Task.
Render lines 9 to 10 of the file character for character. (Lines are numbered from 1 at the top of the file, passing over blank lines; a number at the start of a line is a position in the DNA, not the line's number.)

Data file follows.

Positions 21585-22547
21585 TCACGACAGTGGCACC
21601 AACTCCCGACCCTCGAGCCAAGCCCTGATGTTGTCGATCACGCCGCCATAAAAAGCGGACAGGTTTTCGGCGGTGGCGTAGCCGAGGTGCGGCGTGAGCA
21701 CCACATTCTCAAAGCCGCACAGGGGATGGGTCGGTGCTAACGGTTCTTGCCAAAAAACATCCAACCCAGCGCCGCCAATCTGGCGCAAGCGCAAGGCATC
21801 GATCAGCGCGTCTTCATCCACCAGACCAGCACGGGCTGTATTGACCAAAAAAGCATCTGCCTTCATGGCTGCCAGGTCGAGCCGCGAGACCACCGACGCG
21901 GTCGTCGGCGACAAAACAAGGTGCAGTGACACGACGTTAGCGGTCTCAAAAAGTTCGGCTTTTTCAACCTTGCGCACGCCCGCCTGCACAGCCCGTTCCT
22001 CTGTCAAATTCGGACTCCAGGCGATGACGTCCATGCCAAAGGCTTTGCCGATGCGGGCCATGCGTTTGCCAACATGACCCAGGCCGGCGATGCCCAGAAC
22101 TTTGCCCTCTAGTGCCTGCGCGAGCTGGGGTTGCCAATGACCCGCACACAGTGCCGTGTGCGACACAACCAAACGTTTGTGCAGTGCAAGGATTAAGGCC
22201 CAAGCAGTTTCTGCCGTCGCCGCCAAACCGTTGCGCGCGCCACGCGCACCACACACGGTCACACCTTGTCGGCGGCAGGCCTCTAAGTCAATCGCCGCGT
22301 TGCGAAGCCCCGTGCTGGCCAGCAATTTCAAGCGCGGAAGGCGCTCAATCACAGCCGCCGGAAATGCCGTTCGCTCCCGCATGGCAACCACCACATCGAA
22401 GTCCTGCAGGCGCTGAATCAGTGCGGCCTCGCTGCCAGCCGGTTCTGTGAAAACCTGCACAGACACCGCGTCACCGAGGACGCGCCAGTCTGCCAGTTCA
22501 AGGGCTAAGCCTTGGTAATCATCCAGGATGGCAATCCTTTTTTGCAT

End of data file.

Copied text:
22201 CAAGCAGTTTCTGCCGTCGCCGCCAAACCGTTGCGCGCGCCACGCGCACCACACACGGTCACACCTTGTCGGCGGCAGGCCTCTAAGTCAATCGCCGCGT
22301 TGCGAAGCCCCGTGCTGGCCAGCAATTTCAAGCGCGGAAGGCGCTCAATCACAGCCGCCGGAAATGCCGTTCGCTCCCGCATGGCAACCACCACATCGAA